Tuesday, May 25, 2010
Time for Tip Number Three in our series of 22 not-so-obvious, outside-the-box ways to improve ones musicianship other than practicing ones butt off. One of the biggest drawbacks to this crazy Information Age in which we currently live is that there is simply too much damn information. The problem is not that we have a hard time finding information. It's that we have a terrible time trying to manage it.
The key to information management is to know what information is important and what isn't. It's to prioritize. And this is very true when it comes to learning the piano or any other instrument. There is so much one can do. Where do you start? Do you learn scales? If so, which ones? Do you try technic exercises? What songs should you learn? What helps, and what is just a waste of time?
You can easily obtain a catalog of over 12,000 chords. But you can't learn them all at once. Which ones do you learn first? Which are the most important?
But with so much information now at our disposal how do you sort the wheat from the chaff?
Making this decision is one of the primary roles of the piano teacher. A teacher (or anyone who has already traveled the road that you want to travel) can be qualified to make those decisions. One could argue that music teachers might be superfluous. It's true that many great musicians are self taught.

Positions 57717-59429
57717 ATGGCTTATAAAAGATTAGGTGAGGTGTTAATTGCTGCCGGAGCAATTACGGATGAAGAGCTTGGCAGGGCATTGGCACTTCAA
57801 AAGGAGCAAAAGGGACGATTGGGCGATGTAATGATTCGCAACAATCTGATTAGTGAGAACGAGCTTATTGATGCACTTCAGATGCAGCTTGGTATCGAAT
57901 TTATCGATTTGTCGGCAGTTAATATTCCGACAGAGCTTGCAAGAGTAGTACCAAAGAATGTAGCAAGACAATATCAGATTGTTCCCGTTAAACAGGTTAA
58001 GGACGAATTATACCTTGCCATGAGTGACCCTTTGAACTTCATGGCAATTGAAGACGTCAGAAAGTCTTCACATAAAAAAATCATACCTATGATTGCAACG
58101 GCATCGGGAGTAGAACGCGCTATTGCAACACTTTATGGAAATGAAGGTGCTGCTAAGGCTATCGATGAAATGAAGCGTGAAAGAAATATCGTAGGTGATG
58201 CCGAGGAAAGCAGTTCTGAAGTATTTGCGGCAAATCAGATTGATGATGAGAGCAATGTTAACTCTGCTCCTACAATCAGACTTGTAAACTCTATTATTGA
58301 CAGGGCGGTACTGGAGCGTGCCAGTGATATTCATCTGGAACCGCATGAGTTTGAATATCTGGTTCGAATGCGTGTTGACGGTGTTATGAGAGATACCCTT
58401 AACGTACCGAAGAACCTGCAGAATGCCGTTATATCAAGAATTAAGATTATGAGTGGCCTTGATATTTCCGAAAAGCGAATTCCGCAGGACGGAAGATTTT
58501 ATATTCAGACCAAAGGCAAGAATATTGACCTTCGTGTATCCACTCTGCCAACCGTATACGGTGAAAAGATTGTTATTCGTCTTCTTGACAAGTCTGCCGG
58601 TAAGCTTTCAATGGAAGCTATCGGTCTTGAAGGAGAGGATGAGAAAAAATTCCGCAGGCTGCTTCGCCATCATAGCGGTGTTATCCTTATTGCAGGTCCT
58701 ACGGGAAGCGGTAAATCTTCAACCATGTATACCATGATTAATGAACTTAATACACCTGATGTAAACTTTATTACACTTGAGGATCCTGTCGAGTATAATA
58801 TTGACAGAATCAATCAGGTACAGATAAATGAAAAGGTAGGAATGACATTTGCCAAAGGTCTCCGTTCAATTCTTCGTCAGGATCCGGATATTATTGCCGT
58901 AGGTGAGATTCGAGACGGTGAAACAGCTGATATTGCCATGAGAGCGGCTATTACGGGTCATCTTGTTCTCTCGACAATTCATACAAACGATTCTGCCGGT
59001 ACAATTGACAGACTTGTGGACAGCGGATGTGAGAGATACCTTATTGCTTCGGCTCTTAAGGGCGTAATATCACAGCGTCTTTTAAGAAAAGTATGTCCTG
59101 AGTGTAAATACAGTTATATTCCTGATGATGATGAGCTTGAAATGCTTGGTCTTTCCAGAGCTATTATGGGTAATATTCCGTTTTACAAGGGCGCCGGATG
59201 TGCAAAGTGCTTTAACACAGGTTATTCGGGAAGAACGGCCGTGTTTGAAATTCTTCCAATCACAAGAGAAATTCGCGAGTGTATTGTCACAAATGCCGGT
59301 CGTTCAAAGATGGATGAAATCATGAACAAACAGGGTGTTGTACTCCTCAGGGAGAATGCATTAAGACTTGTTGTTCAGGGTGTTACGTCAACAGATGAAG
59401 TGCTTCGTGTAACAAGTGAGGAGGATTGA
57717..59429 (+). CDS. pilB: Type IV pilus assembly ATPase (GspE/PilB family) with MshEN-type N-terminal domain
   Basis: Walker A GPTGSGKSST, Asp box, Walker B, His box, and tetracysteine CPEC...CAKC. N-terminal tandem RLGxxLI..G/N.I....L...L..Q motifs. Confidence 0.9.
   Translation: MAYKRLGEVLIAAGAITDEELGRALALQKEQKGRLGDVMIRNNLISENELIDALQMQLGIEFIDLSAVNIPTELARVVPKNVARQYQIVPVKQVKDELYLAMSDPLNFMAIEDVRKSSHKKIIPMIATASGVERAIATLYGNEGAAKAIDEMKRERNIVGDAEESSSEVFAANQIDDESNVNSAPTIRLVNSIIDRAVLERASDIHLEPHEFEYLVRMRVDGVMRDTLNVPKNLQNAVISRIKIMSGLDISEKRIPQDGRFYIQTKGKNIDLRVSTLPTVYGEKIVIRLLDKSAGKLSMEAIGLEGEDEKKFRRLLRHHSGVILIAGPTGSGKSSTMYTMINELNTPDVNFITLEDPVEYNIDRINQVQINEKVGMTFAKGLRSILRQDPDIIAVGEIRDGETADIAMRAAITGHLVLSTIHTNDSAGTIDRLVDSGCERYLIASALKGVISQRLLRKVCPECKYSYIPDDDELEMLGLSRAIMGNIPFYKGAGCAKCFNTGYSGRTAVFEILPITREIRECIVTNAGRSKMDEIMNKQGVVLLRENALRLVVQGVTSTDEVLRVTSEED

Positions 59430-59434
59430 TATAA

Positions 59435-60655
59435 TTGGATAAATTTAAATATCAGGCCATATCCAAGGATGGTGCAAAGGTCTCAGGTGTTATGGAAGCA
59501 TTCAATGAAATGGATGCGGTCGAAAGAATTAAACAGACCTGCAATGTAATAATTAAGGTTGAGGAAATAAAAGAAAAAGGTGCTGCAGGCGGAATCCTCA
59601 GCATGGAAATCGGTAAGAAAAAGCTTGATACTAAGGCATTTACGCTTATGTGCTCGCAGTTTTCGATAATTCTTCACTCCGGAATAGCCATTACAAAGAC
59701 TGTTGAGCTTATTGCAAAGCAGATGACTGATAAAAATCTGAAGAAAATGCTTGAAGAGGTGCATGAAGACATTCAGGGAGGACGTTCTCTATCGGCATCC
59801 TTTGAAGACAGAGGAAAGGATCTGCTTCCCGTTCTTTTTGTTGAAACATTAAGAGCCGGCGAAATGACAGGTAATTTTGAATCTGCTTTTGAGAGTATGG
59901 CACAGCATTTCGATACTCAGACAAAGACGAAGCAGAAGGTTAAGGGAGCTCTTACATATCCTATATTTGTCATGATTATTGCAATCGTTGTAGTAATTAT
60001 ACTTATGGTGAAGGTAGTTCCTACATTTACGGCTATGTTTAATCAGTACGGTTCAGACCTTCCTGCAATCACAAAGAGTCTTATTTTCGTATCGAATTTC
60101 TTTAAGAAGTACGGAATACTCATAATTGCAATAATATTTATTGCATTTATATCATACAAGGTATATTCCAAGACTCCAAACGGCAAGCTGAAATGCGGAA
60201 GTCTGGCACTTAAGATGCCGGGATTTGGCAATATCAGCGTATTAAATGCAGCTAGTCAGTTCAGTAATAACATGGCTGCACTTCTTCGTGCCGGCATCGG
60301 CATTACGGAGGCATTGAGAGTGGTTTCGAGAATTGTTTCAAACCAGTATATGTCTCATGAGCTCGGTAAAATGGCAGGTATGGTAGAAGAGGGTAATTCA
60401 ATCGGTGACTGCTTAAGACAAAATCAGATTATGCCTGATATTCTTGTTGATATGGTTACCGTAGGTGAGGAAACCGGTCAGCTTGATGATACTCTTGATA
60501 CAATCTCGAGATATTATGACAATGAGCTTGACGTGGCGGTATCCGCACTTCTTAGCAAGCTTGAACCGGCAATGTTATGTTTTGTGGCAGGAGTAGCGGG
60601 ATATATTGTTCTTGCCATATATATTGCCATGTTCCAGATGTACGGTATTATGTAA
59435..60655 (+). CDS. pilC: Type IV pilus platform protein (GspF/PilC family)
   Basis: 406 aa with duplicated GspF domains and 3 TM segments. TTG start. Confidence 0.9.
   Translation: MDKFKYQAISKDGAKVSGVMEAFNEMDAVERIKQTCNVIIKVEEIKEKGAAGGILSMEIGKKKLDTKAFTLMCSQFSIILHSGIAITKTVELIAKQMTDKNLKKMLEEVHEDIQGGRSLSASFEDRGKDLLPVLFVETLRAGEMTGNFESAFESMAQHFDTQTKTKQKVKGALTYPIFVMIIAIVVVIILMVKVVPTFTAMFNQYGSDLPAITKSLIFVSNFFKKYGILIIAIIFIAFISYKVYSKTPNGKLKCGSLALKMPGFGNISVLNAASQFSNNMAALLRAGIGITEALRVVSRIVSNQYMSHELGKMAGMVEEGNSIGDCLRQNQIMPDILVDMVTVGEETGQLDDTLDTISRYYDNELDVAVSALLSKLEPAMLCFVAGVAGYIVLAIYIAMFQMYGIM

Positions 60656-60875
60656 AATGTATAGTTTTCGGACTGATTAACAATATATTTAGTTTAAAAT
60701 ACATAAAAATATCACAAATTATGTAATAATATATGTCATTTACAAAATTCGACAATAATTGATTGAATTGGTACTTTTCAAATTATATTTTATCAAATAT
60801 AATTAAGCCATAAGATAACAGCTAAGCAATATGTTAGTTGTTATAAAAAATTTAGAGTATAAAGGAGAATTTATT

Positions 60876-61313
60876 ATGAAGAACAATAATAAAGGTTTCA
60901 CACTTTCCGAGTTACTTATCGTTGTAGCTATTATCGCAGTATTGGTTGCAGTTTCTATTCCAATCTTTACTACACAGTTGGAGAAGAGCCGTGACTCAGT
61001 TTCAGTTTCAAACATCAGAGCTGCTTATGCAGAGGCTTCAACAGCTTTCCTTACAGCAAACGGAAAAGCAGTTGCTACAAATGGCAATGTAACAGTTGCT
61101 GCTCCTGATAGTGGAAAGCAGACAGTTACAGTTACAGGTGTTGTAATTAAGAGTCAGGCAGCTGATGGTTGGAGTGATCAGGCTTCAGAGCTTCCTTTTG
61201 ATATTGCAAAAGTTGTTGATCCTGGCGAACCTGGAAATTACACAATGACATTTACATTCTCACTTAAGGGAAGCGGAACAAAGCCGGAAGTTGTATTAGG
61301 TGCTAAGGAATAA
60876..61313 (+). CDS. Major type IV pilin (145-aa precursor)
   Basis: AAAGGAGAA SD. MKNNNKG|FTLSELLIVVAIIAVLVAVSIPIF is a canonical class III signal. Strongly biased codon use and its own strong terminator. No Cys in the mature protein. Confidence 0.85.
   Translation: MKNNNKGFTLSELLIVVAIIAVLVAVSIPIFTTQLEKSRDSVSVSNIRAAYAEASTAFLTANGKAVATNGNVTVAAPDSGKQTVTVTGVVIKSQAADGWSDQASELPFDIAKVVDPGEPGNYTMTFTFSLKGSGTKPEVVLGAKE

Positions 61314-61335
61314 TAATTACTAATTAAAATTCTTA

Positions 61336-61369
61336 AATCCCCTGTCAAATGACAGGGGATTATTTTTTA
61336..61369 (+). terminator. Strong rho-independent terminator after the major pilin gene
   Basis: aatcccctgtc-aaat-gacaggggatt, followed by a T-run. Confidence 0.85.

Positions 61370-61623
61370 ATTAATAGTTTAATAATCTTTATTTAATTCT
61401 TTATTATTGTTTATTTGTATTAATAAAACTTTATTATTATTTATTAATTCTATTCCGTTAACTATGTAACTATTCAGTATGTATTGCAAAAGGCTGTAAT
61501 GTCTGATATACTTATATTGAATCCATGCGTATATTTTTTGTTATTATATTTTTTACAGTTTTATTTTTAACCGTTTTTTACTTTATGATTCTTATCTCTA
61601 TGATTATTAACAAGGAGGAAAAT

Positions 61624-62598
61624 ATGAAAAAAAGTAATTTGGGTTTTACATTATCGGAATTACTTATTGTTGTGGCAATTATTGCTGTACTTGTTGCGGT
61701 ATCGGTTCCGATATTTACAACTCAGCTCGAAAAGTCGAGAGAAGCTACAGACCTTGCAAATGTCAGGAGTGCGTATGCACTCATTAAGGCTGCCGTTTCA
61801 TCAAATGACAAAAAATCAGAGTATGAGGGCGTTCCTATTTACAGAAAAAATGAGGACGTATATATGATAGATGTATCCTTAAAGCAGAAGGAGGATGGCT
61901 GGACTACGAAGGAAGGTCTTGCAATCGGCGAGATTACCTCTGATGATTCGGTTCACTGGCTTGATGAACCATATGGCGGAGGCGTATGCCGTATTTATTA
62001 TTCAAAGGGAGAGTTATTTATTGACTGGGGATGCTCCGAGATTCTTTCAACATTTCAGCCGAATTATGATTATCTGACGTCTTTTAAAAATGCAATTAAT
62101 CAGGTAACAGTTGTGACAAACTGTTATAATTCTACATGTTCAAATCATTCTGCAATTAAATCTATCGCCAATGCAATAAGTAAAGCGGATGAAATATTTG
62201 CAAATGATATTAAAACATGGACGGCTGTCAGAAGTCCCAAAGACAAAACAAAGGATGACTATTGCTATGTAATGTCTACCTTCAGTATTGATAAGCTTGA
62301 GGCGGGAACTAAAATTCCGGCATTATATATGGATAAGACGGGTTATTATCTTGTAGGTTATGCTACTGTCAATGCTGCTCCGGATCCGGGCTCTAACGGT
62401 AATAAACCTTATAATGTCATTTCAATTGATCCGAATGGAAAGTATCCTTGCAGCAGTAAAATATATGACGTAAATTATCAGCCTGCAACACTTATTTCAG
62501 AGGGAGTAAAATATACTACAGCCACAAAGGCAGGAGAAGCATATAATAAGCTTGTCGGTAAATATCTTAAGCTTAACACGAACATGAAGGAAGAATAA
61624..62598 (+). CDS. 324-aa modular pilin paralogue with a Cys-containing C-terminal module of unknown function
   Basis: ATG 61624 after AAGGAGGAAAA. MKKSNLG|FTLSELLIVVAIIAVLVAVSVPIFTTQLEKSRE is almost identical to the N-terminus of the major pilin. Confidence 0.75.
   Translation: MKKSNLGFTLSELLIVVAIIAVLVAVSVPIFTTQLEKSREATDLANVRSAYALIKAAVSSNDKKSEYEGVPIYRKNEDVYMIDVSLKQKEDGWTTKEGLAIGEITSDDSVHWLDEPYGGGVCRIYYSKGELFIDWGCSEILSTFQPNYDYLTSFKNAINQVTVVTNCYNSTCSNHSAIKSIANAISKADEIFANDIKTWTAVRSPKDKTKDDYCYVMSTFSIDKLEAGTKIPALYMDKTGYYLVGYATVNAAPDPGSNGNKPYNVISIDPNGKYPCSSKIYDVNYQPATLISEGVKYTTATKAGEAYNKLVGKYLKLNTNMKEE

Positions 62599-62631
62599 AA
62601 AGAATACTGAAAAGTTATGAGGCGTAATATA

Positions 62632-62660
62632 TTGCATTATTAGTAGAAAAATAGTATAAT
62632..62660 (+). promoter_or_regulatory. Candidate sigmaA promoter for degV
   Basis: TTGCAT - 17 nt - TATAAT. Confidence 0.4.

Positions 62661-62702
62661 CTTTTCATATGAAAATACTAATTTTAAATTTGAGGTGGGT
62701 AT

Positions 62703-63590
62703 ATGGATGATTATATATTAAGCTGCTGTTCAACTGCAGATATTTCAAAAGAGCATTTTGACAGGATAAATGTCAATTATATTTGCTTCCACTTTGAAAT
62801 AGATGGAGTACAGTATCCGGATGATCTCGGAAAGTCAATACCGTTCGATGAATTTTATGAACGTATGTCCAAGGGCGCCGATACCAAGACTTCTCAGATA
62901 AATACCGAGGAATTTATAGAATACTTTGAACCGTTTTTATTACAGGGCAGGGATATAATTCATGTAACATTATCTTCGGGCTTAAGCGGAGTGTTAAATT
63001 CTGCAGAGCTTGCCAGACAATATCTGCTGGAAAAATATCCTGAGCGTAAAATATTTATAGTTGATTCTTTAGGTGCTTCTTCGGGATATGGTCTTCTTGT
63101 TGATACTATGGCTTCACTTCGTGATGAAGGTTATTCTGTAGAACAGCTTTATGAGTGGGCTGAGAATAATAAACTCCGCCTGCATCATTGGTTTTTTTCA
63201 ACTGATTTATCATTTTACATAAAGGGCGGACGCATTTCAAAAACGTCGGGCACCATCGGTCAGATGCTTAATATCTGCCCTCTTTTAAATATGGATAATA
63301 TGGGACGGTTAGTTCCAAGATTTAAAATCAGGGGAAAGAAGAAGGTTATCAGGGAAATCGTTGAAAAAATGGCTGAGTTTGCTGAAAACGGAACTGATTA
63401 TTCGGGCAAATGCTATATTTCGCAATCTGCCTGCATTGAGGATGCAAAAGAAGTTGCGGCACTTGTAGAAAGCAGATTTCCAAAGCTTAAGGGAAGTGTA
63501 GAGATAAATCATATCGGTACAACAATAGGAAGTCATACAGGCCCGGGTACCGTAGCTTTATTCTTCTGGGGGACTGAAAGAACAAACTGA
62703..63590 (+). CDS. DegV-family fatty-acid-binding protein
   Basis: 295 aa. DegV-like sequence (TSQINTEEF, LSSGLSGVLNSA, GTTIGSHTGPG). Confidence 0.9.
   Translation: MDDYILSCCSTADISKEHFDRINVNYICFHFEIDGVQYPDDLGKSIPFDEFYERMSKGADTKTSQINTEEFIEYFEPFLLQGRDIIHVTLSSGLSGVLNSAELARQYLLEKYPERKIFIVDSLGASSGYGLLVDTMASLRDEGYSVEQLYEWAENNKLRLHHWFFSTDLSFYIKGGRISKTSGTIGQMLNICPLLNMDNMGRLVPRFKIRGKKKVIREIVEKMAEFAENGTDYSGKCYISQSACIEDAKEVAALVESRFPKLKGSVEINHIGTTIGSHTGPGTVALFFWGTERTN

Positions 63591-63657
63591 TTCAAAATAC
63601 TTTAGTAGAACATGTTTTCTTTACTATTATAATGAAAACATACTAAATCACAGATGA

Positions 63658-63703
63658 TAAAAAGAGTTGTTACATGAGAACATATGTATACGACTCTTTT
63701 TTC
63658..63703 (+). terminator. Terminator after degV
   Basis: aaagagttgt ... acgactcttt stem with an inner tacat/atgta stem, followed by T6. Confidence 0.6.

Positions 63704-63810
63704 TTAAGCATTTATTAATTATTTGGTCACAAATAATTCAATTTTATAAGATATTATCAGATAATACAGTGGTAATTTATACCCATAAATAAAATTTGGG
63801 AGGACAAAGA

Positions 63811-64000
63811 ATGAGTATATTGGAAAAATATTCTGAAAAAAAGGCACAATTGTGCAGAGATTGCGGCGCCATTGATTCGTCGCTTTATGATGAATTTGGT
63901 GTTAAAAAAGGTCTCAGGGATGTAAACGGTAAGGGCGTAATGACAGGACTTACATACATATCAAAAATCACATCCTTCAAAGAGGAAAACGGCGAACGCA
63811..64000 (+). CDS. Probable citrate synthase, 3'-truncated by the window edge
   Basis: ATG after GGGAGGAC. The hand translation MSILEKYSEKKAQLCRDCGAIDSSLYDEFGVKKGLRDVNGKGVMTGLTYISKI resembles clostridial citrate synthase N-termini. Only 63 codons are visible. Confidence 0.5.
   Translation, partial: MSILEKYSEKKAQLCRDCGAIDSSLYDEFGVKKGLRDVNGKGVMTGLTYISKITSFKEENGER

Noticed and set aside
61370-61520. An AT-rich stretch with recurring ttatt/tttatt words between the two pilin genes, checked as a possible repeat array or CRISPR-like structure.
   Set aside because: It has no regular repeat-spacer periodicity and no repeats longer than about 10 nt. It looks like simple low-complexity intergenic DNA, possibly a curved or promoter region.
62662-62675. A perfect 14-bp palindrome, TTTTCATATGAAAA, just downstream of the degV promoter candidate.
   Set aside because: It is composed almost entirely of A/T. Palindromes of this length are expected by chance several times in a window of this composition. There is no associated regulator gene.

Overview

But a teacher (or some authority) can be very valuable in helping you sort out the "important" pile from the "not-so-much."
Of course employing a teacher to help you sort things out, in and of itself, leads to an opinion too: the opinion of the teacher. That's why it's so important to choose a teacher very carefully, if you choose to use one.
So now the question would be, how do you find the right teacher? Here's what I think is important.
1. the teacher knows the information you want to learn
2. the teacher is able to perform the music you want to learn
3. the teacher has excellent two-way communication skills
And this last one is the kicker. Two way communication skills. Yes, the teacher must be able to transmit information to you. But he must also be able to listen to you, to find what you want to know, to discover what you already know, to know what gaps you have and how to fill them.
In other words, the teacher needs to know what it is you don't know, and then remedy that by providing the information that's important and only the information that's important. We just don't have enough years in our lives to fill in all those gaps with random, unstructured information.
My own piano education is kind of unusual, I guess. When I was 23 I found a pro piano player (age 18) with whom I studied for a year. Then he moved. Since that time I've had lessons with dozens of different players. With a few I studied for several months. But with the overwhelming majority of them I just had one lesson. Maybe two at the most.
And one super positive benefit I got from taking just one lesson from so many people is that I uncovered a few choice beliefs that they all shared. A consensus. And those beliefs constitute what I consider to be the "important" things in music.
And these beliefs form the central core of what has come to be known as my teaching system: the workshops and the coursewhere. I haven't got the time to learn everything there is to know. And I certainly don't have the time to teach everything there is to know.
Some things musically just don't matter as much as others.
And knowing which is which is half the battle.
Posted by Newsam at 2:53 PM